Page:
Of course, the intricacies lie in how you communicate with your employees about the opportunities available to them.
To do this effectively, organisations must have a strong digital tool, capable of aligning employees’ skills and interests with various opportunities offered internally.
At the same time, the piece of technology needs to be capable to surpass organisational barriers (such as departmental, local levels) to engage the wider workforce.
Further, it must also be compatible with other systems that your business is already using for seamless integration. Otherwise, the difficulty in putting their hand up for stretch assignments may deter them from embracing such self-motivated employee training.
#3. Make leadership (including yourself) available
This is another area often overlooked, found Gratton. Mentoring and coaching relationships are one of the most crucial relationships in the workplace.
She found that companies struggle to realise that on-the-job mentoring, coaching, and stretch assignments are important to the talent development process.
Seen as developmental relationships by researchers from Boston University, coaching relationships with peers and senior leaders can help employees see new perspectives and understand bigger picture issues. They are fundamental touchpoints to deliver training to employees.
So, leaders, it is time to make people like yourself available.
From the employees’ point of view, they don’t know what they don’t know. Leaders, here’s for you to personalise employee training and development.
- Utilise your managerial experience and guide employees.
- Help them determine what may be holding them back.
- Put their best foot forward to continue to grow and develop within the organisation.
#4. Build a Company Culture on Upskilling and Reskilling
Well, first of all, the two are not interchangeable. Then, we will go into why this is important.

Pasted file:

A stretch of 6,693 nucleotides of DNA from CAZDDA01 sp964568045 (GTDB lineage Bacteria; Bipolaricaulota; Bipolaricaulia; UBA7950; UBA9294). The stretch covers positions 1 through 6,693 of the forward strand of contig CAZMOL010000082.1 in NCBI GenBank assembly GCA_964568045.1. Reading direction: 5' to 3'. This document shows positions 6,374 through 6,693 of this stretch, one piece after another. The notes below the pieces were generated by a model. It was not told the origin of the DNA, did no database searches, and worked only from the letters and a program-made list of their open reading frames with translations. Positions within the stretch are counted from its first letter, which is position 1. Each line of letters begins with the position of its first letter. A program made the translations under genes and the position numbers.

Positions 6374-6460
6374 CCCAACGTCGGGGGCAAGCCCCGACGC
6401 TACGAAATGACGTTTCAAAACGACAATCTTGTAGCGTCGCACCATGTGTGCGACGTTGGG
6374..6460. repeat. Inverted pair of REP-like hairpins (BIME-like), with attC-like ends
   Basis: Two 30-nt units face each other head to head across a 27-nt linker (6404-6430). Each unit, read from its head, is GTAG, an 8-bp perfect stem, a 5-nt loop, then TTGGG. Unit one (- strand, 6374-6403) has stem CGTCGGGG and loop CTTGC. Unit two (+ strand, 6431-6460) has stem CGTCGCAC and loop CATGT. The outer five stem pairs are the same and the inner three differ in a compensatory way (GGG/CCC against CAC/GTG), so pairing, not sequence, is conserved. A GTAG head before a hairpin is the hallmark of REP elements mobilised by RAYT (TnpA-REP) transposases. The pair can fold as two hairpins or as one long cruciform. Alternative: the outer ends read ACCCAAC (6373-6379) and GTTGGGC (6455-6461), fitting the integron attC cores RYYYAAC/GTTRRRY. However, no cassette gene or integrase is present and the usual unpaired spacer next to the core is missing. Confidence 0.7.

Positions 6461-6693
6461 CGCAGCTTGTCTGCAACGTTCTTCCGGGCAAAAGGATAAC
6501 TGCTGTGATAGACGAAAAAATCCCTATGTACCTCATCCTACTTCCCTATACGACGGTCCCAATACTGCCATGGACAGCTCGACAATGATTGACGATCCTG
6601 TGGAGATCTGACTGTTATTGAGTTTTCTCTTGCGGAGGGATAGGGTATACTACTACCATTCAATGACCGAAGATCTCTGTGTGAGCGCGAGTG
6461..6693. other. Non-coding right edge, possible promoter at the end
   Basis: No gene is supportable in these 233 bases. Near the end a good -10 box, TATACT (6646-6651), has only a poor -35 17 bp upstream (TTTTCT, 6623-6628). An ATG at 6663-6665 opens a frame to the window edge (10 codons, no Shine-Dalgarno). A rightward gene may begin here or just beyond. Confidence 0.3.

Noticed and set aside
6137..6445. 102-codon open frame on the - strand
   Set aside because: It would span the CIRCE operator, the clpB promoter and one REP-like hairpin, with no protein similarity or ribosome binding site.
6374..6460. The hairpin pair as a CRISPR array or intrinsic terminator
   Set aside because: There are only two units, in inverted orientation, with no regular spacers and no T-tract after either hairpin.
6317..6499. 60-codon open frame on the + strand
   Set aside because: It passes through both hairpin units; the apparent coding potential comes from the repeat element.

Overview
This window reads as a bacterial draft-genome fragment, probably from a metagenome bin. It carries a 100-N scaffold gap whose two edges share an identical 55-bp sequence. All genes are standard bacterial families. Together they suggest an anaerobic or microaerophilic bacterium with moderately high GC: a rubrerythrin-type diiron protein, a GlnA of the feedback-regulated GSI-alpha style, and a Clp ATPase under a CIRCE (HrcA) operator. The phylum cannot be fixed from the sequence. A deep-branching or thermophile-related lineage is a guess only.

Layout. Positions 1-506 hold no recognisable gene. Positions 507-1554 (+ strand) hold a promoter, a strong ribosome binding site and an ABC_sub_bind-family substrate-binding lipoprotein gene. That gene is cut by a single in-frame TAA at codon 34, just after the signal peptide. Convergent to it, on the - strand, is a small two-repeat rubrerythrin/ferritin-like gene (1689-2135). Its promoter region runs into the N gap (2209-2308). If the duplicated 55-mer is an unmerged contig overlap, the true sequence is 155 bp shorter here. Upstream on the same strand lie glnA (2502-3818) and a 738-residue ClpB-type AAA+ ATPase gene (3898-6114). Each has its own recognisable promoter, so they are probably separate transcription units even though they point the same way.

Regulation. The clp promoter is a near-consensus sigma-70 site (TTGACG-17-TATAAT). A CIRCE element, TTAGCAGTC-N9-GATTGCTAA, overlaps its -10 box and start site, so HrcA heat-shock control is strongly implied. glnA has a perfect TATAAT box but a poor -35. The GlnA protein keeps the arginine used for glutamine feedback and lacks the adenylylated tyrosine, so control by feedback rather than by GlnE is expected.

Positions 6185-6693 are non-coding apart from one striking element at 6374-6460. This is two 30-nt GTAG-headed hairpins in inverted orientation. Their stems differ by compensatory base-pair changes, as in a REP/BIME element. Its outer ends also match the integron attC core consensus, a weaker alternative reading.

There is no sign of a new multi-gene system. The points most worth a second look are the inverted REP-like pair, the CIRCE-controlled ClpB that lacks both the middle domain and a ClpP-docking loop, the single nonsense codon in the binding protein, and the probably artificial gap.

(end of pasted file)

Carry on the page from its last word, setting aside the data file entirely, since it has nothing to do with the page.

As you may know, upskilling is the “process of learning new skills or of teaching workers new skills. Therein, helping employees to become more skilled and relevant at their current position.
Whereas, reskilling is the process of learning new skills so you can do a different job, or of training people to do a different job. It is to make employees available for OTHER jobs WITHIN the organisation.
Not only does this encourage ongoing learning and self-motivated training. It is also important for several reasons.
With the “Fourth Industrial Revolution” unveiling AI and automation in the workplace, the World Economic Forum predicts that 75 million jobs will be displaced by emerging technologies. While 133 million new roles are expected to be created by these very same technological advances, we are now playing catch-ups to provide the relevant training.
Coupled with intensified competition as we become more globally interconnected, businesses must differentiate themselves to stand out. That’s why it is paramount to nurture an agile and diverse workforce who is continuously learning, adapting, acquiring, and perfecting new skills. Therefore, a culture of upskilling and reskilling is extremely valuable, and indispensable in any organisation in the not-so-distant future.
Let your employees choose what they want to get better at.
#5. Offer Global Mobility
Now, this may not be suited for all organisations. However, as multinational companies expand into fast-growing economies, so do their opportunities to offer global assignments.
Transferring competent employees within the global organisation helps foster knowledge sharing. As well, it helps bolster productivity levels and the international competitiveness of the company.
For instance, Schneider Electric, one of the largest French manufacturers of electrical systems and components, changed its structure from centralized operations in Paris to having multiple headquarters across the globe. That increases the number of opportunities for talent to develop and grow.
The same goes for Solvay, whose international assignments are also used as to enhance employee performance before sending them off to headquarters in other countries. The global mobility program is fundamental to the employer brand, in attracting and retaining top talents.
All in all, the key to a successful talent development program starts by aligning business’s needs with long-term human capital goals.
That is, having an HR presence in business forecasting and other long-term business planning meetings. This will provide you an in-person and unique perspective, in turn giving you further insights to ensure that your strategies align with the overarching business needs.